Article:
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Over 50 Killed in India Marketplace Bombings


Tragedy and terror struck in India this weekend. In southern India Saturday, a train tumbled into a river killing at least 110 people, and, in New Delhi, bombs exploded in two crowded markets and next to a bus Saturday evening, killing at least 57 people. In India, terrorist attacks are often immediately blamed on Pakistan-backed militants, sharply raising tensions between the two neighbors. This time the reaction has been different, as NPR's Philip Reeves reports from New Delhi.

Unidentified Man: (Foreign language spoken)

PHILIP REEVES reporting:

Angry and stunned store owners clear up after a large bomb which was intended to kill and maim civilians and which did so. The bombers struck on one of the busiest weekends in India's capital a few days before the Hindu festival of Diwali and the Muslim feast of Eid. Shoppers were out in force. Most of the victims died here in New Delhi's popular Sarojini Nagar market. Eyewitness Rip Gosein(ph) says it was an enormous blast.

Mr. RIP GOSEIN (Eyewitness): I could see the fireball in the air with lots of smoke and people running from here and there. I seen people in front of me dying and screaming.

REEVES: Police in Delhi have begun making raids and arrests, concentrating on Delhi's cheap hotels. People have been thronging to hospitals in search of information on injured or missing relatives and friends. An evidently distressed Prime Minister Manmohan Singh has sought to console his jittery capital, saying the attacks were cynical and premeditated.

Prime Minister MANMOHAN SINGH (India): These are dastardly acts of terrorism aimed at the people of our country. These terrorists wish to spread a sense of fear and suspicion among our peace-loving people.

REEVES: Indians often see the hand of Pakistan in such attacks and especially that of Lashkar-e-Taiba, Kashmir's most militant group. On the streets of Delhi today, this view wasn't hard to find. This man, Vikay Sherma(ph), is in no doubt the attackers were Pakistan-based Islamist militants.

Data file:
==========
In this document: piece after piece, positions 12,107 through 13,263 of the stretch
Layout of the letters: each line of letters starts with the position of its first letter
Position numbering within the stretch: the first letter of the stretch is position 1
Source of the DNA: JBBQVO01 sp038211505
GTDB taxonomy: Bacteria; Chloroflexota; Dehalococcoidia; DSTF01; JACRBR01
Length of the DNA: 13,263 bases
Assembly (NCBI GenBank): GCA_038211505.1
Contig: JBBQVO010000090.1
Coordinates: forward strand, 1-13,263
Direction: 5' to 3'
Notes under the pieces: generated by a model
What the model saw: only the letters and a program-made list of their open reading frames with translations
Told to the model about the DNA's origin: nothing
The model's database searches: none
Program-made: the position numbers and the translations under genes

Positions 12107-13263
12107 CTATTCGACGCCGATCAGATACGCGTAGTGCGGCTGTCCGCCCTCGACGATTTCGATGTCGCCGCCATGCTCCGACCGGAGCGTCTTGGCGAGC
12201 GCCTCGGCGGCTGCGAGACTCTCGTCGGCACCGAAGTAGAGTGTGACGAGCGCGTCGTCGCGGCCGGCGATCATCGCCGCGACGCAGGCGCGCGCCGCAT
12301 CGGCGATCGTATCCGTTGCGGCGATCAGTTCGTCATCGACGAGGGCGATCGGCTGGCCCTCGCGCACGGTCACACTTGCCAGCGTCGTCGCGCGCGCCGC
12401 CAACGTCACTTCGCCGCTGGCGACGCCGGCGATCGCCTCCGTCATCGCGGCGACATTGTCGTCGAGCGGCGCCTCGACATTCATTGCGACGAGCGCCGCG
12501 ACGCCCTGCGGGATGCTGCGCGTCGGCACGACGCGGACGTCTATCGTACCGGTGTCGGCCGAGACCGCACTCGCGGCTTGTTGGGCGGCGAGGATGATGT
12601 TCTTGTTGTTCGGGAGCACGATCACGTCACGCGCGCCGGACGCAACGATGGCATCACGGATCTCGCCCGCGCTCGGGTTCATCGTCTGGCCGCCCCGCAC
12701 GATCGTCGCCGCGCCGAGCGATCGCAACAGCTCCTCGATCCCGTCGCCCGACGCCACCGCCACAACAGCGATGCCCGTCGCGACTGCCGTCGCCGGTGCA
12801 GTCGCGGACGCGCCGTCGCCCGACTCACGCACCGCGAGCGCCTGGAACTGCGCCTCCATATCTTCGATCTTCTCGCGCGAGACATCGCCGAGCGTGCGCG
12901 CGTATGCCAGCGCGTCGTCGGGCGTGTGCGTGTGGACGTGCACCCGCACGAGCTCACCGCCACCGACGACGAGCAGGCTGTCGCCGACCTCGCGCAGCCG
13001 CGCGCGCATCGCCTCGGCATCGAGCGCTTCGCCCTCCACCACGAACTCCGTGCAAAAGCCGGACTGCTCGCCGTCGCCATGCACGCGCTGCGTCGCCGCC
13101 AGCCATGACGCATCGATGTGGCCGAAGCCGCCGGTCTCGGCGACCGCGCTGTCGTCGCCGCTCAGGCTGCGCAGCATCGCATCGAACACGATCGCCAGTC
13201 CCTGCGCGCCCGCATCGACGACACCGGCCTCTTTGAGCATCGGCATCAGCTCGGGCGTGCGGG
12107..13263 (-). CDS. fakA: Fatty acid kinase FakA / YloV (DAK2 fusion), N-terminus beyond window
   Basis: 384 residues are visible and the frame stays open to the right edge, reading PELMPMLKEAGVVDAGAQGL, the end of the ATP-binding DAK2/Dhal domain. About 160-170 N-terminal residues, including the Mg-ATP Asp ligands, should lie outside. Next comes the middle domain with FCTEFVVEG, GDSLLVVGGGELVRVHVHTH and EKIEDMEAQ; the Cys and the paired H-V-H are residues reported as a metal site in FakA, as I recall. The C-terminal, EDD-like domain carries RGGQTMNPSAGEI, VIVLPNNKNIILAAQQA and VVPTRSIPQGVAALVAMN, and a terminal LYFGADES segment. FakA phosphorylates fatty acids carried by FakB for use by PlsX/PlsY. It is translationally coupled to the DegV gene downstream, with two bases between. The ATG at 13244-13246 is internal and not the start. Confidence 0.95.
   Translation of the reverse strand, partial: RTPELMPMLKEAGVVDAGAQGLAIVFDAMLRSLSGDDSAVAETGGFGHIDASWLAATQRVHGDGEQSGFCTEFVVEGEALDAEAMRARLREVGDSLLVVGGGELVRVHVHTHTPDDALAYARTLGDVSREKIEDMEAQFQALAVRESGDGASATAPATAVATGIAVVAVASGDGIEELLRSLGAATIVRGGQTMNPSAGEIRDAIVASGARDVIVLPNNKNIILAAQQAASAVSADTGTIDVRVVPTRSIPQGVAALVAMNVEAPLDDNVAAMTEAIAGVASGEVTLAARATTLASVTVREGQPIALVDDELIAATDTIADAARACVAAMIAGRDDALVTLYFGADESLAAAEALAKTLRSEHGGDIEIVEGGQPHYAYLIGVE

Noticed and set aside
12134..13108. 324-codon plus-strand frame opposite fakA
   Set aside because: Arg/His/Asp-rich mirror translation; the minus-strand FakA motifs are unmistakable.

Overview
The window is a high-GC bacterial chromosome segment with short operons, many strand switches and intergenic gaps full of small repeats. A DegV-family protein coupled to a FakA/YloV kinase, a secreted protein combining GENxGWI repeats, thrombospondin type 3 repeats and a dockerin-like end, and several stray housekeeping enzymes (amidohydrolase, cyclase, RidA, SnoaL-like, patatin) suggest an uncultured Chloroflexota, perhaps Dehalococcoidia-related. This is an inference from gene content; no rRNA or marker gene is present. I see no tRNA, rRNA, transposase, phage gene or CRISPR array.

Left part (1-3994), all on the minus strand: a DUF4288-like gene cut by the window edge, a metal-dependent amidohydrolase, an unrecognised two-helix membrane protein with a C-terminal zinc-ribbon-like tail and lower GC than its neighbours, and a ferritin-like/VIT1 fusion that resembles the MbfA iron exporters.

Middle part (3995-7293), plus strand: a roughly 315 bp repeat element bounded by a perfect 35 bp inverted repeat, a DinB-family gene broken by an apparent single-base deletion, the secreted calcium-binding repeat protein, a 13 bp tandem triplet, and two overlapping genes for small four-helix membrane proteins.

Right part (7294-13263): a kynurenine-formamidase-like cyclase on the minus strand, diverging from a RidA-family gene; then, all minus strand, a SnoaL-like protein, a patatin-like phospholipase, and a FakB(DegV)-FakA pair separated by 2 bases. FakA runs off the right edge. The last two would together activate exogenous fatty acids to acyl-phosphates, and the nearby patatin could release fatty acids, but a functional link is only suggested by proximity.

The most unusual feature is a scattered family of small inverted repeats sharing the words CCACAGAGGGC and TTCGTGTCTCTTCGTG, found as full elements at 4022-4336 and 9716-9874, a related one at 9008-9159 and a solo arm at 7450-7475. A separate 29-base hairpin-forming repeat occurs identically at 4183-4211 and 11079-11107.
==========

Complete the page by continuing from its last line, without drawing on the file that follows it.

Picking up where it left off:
Mr. VIKAY SHERMA: They're Pakistan-based and America knows who are the people.

REEVES: But India and Pakistan have moved a long way from the days when they were amassing their armies amid a threat of a nuclear war. They're trying tentatively but persistently to build a peace after more than half a century of hostility. After the blasts, Indian officials were careful not to attribute blame. Milot Pal Basu(ph) is a senior member of the leftist bloc upon whose support the Indian coalition government depends. He, too, warned against jumping to conclusions, saying it's too soon to be sure who did these bombings.

Mr. MILOT PAL BASU: I think that is the biggest problem in this fight against terrorism. You are fighting an invisible enemy and you do not know and if they choose such soft targets.

REEVES: John Elliott(ph), a journalist who's been covering Indian affairs for two decades, says there will be pressure from the Indian government's opponents to take a tougher line with Pakistan over militancy. The opposition Hindu nationalist Bharatiya Janata Party is already accusing the government of being soft on terror, but Elliott expects India and Pakistan's peacemaking efforts to proceed.

Mr. JOHN ELLIOTT (Journalist): I think the relationship will continue. I think the talks and the contacts between the countries will continue. Relations have improved in the past year and that means that the damage to the relations will be less than it would have been. If this had happened a year or two ago, there would have been--not by war, but there would have been huge tensions on the border.

REEVES: Proof of the new climate in South Asia came after the bombings. Officials in India and Pakistan agreed to open some crossing points across the heavily militarized cease-fire line that runs through the disputed region of Kashmir. It's to help provide relief for victims of the South Asia earthquake.

Philip Reeves, NPR News, New Delhi. Transcript provided by NPR, Copyright NPR.

NPR transcripts are created on a rush deadline by an NPR contractor. This text may not be in its final form and may be updated or revised in the future. Accuracy and availability may vary. The authoritative record of NPR’s programming is the audio record.

Philip Reeves is an award-winning international correspondent covering South America. Previously, he served as NPR's correspondent covering Pakistan, Afghanistan, and India.